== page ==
The Shine adds the lovely leather seats (electric for driver), wireless charge pad, acoustic glass and larger 19-inch alloys.

Standard safety kit includes autonomous emergency braking, blind spot monitor and lane departure assist — radar cruise control is a conspicuous omission at this price.

If you regularly transport rear passengers, the C5 Aircross excels. The three equal-width seats slide and tilt independently, and can allow up to a whopping 720L of boot space, even with five passengers.

On the road

No harm in trading on past glories. Citroen’s DS (1955-75) used hydropneumatic self-levelling suspension, turning pitted roads into liquid with pillow-soft ride comfort, and the C5 Aircross introduces a modern equivalent.

Citroen as patented what it calls Progressive Hydraulic Cushions in its set-up (see box) and it does an impressive job of living up to its magic carpet reputation.

It’s not as markedly revolutionary as the earlier hydropneumatic effort but the C5 Aircross nails the brief for a plush, unfussed ride even on some shocking NSW road surfaces on launch.

Of greater relevance, it wafts along through town and on the highway with quiet aplomb — the Shine especially with its noise-suppressing glass.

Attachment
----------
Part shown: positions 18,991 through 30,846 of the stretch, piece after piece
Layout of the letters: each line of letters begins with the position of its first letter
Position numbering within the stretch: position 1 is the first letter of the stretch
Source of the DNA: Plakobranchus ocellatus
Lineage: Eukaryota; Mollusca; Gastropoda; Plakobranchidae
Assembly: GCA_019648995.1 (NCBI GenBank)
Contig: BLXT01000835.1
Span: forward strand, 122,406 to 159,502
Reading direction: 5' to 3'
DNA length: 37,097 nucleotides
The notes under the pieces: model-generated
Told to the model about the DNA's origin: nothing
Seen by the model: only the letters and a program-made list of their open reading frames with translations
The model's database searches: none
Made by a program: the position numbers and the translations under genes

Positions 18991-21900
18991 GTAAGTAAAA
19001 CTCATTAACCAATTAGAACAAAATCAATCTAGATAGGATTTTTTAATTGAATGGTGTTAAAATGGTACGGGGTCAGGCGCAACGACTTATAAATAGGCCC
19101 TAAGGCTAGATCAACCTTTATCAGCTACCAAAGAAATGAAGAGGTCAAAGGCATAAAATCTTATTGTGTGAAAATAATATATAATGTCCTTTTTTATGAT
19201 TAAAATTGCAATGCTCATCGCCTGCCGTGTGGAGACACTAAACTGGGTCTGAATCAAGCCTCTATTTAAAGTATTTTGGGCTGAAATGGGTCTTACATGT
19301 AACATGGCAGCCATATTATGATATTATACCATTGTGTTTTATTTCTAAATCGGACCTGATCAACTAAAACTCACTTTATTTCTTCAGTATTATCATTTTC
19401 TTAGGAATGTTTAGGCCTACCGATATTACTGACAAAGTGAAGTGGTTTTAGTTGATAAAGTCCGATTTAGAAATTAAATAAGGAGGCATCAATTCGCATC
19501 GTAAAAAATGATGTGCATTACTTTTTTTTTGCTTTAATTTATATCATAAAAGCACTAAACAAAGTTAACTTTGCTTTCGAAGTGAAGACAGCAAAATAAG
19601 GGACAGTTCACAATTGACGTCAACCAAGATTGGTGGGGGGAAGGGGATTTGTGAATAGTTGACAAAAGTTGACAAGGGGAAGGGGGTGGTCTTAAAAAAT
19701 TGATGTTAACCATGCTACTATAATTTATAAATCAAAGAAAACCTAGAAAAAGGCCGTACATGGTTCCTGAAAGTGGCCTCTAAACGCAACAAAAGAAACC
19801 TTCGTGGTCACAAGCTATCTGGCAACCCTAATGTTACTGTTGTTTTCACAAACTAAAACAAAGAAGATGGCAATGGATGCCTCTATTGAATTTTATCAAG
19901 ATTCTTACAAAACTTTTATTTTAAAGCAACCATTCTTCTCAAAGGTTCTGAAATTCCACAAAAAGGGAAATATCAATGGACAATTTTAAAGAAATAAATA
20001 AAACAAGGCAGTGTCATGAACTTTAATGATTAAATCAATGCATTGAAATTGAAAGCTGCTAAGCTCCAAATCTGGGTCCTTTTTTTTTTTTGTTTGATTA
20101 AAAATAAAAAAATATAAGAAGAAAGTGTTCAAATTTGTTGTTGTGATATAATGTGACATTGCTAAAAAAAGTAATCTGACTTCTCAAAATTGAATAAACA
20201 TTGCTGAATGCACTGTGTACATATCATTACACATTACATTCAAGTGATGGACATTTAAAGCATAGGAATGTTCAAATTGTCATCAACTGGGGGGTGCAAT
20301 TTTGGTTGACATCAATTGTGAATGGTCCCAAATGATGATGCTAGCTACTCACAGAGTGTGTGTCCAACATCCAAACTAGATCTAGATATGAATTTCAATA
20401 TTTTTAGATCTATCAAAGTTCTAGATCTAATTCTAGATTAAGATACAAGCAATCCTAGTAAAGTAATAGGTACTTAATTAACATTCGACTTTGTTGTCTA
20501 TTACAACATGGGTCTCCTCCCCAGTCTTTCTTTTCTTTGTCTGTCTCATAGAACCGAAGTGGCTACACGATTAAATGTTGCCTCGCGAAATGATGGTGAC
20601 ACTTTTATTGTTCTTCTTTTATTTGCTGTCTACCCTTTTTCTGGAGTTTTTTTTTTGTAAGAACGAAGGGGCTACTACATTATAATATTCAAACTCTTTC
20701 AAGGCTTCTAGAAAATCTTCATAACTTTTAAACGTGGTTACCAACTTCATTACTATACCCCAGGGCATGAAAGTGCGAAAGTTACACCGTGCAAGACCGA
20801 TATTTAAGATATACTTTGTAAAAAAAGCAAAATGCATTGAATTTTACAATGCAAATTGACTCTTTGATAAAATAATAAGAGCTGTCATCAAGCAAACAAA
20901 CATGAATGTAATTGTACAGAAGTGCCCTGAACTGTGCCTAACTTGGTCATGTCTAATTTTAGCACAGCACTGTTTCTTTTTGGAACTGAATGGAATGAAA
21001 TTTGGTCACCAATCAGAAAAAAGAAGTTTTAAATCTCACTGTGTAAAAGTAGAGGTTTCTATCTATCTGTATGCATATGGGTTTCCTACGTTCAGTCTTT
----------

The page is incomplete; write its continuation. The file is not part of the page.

The suspension does a decent job of keeping body-roll in check through turns. However, the combination of its light steering, a mere 121kW from the 1.6-litre turbo and the sometimes tardy auto gearbox hardly translates to driving joy.

The four-cylinder runs out of puff on big hills and struggles to reach 100km/h in 10 seconds. Fuel economy of 7.9L/100km isn’t great, especially using pricier 95 RON fuel.

Overall it’s a harmonious drive experience and despite many hours in the plush saddle, this driver felt none the worse for wear.

Verdict 3/5

The C5 Aircross has the required look-at-me style of a Citroen, combined with mid-size family SUV credentials of excellent versatile space and good features and safety. Pick an out-there colour like Volcano Red or Emerald Green with contrasting colour pack for maximum effect, and enjoy the plush if not thrilling ride. It’s not cheap but it’s far from boring.

Citroen C5 Aircross

Price: From $39,990 plus on-roads

Warranty/servicing: 5 yrs/u’ltd km, $3010 for 5 years/100,000km

Safety: 4 stars, 6 airbags, AEB, active
blind spot monitor, active lane departure assist, speed limit recognition, 180-degree parking camera

Engine: 1.6-litre 4-cyl turbo, 121kW/240Nm

Thirst: 7.9L/100km

Spare: Space-saver

Boot: 580L-720L

In suspense

A spin-off from motorsport, the C5 Aircross’s unique suspension uses Progressive Hydraulic Cushions. This tech, created for Citroen’s World Rally Championship and Dakar Rally racers, can still be found on its C3 rally cars. The cushions better absorb impacts, particularly after jumps. Australian roads may not be that bad but big impacts are softened thanks to hydraulic stops added to the conventional shock absorber. Joining the springs and mechanical stops, these also help to eliminate bouncing and allow a “magic carpet” ride over uneven ground.